I have seen it so many times where people suggest to use:

browser.ignoreSynchronization=true;  // or false

But I do not understand why do we need it?


The simple answer is that it makes protractor not wait for Angular promises, such as those from $http or $timeout to resolve, which you might want to do if you're testing behaviour during $http or $timeout (e.g., a "loading" message), or testing non-Angular sites or pages, such as a separate login page.

For example, to test a button that sets a loading message during a request you can set it to true when fetching an element + checking its contents

browser.ignoreSynchronization = true;
browser.ignoreSynchronization = false;

A more involved answer is that setting it to true means that subsequent additions/injections to the control flow don't also add browser.waitForAngular. There are cases when an understanding of the control flow, and when/how things are added/injected into it is important. For example if you're using browser.wait to test a multi-stage process, the function passed to wait is injected into to the control flow after the rest of the functions in the test have added to the control flow.

browser.ignoreSynchronization = true;
expect(element(by.css('.message')).getText().toBe('Stage 1');
browser.wait(function () {
   // This function is added to the control flow after the final
   // browser.ignoreSynchronization = false in the test
   // so we need to set it again here 
   browser.ignoreSynchronization = true;
   return element(by.cssContainingText('.message', 'Stage 2')).isPresent().then(function(isPresent) { 
     // Cleanup so later tests have the default value of false
     browser.ignoreSynchronization = false;
     return !isPresent;
expect(element(by.css('.message')).getText().toBe('Stage 2');
browser.ignoreSynchronization = false;
expect(element(by.css('.message')).getText().toBe('Stage 3');

An alternative to using browser.ignoreSynchronization is to access the standard webdriver API directly


Using the driver methods directly to find the elements means that the system will try to find them without waiting for any ongoing $http requests to finish, much like setting browser.ignoreSynchronization = true.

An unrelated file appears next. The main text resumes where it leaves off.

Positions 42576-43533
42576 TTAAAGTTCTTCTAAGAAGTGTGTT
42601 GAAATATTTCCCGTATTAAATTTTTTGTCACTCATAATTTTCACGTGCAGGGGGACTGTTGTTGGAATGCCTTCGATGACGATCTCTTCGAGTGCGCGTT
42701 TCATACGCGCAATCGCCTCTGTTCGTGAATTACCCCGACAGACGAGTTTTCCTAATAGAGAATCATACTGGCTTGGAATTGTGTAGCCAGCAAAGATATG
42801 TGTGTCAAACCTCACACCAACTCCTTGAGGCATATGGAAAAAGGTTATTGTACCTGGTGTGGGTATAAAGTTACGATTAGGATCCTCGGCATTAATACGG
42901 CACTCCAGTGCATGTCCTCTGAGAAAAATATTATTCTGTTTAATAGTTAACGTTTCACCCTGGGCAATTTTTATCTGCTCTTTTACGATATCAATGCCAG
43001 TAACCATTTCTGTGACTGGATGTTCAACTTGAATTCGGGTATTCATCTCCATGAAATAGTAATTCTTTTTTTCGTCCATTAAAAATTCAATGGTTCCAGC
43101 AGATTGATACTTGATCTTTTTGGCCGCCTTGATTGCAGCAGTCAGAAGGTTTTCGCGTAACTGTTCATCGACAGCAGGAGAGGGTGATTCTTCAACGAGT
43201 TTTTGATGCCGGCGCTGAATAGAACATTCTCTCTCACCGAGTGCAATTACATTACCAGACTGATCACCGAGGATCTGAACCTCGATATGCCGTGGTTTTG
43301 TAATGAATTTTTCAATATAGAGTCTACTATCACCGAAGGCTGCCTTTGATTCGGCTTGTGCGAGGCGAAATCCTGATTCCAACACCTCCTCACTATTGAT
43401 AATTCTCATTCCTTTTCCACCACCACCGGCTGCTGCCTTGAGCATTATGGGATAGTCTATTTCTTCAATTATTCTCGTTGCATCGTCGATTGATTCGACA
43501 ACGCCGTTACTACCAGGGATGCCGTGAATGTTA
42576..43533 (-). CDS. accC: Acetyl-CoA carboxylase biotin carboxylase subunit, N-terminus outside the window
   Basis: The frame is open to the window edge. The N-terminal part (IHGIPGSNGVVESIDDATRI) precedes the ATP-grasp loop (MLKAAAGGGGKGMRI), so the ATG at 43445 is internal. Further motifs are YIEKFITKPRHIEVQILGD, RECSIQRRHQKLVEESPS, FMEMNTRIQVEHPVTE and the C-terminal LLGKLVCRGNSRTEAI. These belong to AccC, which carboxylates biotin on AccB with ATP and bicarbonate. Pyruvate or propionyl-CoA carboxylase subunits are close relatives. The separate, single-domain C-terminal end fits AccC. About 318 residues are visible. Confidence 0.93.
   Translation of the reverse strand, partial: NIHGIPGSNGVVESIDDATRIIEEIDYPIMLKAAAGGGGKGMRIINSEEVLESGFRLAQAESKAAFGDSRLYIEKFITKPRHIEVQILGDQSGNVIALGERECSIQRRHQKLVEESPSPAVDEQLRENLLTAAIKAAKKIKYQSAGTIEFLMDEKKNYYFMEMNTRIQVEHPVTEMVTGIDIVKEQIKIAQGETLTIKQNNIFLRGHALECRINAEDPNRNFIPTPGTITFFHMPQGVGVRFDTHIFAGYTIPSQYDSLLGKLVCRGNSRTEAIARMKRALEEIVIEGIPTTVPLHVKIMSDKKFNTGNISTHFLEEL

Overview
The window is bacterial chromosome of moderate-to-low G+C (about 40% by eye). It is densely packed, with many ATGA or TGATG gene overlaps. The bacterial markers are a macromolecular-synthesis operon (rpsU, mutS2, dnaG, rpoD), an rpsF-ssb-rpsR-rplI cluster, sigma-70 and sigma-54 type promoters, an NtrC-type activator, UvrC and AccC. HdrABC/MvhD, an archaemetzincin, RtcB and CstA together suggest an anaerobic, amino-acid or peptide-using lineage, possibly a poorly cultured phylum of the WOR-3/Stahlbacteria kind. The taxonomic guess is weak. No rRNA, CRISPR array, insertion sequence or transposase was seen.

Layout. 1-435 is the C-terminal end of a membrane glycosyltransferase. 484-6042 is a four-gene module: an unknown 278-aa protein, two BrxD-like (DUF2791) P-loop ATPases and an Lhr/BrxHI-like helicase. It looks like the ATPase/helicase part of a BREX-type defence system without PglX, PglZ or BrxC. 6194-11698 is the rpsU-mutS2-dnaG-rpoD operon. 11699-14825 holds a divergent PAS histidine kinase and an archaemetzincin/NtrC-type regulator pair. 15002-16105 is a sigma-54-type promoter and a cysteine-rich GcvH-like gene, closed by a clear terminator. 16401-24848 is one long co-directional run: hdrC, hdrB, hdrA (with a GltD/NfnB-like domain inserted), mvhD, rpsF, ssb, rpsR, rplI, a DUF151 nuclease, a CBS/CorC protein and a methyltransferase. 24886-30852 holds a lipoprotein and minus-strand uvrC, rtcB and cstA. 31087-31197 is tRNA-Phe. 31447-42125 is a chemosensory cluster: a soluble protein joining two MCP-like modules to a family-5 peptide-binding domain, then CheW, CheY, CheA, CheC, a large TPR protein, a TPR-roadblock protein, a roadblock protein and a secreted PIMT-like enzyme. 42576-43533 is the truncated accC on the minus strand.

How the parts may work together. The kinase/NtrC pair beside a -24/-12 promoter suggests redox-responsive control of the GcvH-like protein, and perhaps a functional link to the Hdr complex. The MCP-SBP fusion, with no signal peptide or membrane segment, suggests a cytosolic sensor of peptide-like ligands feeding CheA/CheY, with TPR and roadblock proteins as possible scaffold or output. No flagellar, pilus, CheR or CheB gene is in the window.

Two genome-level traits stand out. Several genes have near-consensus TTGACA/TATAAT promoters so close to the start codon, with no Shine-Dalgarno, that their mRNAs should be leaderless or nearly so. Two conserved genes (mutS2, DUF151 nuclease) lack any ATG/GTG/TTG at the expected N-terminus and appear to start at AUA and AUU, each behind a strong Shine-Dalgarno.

This setting controls whether protractor should wait for angular on a page or not. It is not properly documented, but here is the documentation string from the code:

   * If true, Protractor will not attempt to synchronize with the page before
   * performing actions. This can be harmful because Protractor will not wait
   * until $timeouts and $http calls have been processed, which can cause
   * tests to become flaky. This should be used only when necessary, such as
   * when a page continuously polls an API using $timeout.
   * @type {boolean}

In other words, if you are testing against a non-angular site - set ignoreSynchronization setting to true. As a real world example, see one of the challenges I had while opening a non-angular page from an angular page: Non-angular page opened after a click.


2021 answer

browser.ignoreSynchronization is nothing these days. Literally

This command has been deprecated on Jan 25, 2018 when protractor v5.3.0 was released

Instead browser.waitForAngularEnabled() should be used

But what it does and what ignoreSynchronization used to do, it enables Protractor's built-in handling for waiting of angular applications. Imagine, you click login button, and you don't need to use 'sleep for 10 seconds' command, or 'wait until loading animation is gone' etc. All of that should in theory be handled by protractor out of the box

But in reality, there are too many edge cases when you can't rely on this, and have to disable this feature, because it makes the script to hang. And this is when await browser.waitForAngularEnabled(false) comes into play. Or await browser.waitForAngularEnabled(true) for enabling it back on

Read how it can be used

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